This semester I am teaching a seminar on judicial politics and behavior. It is, for the most part, one of the standard versions taught by people who primarly teach about and study American courts. Much too narrow, of course, given that it is a one semester class and structured largely by my own intellectual interests, background, and training. (I say this in the interests of full disclosure. My guess is that I don't do any better or any worse than most faculty in this regard.) But, it is a small seminar (with four advanced undergraduates, two first-year graduate students, and two second-year graduate students). The interests of the seminar participants are quite diverse. For example, two of the graduate students are primarily interested in comparative legislative institutions, one is interested in international relations, and one is interested in judicial politics, primarily in the American context but increasingly from a cross-national perspective). Accordingly, I modified my "standard" reading list to enhance the comparative courts readings and to add a section on transnational courts.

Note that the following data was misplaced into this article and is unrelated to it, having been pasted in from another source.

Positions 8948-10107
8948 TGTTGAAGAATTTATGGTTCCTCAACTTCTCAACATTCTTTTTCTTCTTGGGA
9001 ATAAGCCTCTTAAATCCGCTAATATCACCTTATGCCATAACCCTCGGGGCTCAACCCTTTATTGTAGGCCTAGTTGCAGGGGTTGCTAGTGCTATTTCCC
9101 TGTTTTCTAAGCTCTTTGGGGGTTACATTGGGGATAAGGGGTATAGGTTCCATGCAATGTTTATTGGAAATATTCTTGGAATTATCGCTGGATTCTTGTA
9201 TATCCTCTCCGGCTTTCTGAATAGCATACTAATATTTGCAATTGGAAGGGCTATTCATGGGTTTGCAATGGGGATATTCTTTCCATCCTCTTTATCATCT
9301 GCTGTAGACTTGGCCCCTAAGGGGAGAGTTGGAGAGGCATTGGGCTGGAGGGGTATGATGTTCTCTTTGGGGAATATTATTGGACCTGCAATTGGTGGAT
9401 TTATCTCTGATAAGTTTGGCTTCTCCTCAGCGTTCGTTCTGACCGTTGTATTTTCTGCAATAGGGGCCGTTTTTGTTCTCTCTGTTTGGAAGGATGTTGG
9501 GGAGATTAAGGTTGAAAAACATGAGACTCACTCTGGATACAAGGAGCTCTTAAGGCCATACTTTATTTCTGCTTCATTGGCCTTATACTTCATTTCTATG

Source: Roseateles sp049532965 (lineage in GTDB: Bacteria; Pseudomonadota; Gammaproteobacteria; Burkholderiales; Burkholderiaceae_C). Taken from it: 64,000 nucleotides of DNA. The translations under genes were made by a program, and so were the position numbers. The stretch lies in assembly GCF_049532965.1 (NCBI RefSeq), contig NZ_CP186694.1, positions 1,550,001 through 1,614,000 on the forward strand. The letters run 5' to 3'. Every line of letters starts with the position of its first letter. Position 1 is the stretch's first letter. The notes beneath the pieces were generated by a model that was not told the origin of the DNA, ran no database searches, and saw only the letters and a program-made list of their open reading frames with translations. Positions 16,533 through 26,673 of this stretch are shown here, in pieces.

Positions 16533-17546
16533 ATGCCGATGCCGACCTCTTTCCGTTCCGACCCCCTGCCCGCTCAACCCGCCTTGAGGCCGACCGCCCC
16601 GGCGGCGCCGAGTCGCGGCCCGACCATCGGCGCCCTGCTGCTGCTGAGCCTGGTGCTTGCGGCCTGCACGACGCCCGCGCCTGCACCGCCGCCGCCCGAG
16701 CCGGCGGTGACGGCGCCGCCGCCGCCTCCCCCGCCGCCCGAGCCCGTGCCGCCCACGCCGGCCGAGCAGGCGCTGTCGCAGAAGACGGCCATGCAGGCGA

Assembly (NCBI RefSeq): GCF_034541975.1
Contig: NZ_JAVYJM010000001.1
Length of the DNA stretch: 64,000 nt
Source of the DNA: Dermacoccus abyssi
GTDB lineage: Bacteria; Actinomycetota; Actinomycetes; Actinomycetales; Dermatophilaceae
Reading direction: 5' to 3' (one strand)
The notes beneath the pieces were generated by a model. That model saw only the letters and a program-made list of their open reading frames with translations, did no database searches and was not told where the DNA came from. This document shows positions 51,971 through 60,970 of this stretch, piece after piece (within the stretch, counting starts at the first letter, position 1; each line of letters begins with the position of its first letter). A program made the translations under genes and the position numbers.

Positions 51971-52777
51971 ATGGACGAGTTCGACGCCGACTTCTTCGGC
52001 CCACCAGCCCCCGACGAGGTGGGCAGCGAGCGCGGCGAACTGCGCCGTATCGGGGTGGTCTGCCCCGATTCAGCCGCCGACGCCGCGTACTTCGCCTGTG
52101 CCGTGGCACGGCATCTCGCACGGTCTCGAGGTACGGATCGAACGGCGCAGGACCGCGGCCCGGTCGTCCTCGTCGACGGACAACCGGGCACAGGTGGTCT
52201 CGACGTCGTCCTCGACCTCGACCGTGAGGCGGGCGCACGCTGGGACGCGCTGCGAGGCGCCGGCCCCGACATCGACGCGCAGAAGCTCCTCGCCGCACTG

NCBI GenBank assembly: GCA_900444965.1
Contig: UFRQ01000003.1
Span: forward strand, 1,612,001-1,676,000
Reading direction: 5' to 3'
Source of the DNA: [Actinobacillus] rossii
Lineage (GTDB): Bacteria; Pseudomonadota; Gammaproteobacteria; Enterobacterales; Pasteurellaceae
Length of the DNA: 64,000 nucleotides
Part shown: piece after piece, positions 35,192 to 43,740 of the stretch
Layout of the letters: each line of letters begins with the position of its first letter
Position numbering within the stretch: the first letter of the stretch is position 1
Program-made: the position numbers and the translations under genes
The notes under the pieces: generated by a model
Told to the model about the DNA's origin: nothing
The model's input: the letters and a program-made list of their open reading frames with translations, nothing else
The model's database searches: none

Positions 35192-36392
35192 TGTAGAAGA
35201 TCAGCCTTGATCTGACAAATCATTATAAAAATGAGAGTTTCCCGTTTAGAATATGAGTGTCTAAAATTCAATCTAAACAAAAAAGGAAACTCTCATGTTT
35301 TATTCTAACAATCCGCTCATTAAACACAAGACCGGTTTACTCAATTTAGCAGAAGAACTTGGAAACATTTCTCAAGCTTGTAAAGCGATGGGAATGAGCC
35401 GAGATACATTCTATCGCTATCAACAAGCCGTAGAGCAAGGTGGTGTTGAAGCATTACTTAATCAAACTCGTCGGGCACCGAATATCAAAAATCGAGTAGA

Our seminar discussions have given rise to several queries that I would like to pose here.
First, when is it appropriate to examine theories of judicial behavior in the context of, for example, the U.S. Supreme Court or state courts of last resort and when is it more appropriate to do so in a comparative context (whether "comparative" is read as meaning comparison across several countries or as a single country study as long as that county is not the U.S.)?
Second, why is the literature on comparative courts (seemingly?) focused single-mindedly on the theory of separation-of-powers? Is that the only "judicial" behavior of interest in a comparative context?
Third, where do transnational courts (e.g., European Court of Justice) or quasi-courts (e.g., NAFTA's binational panels) fit in the study of judicial politics and behavior (or law & courts or public law or whatever your favorite rubric is)?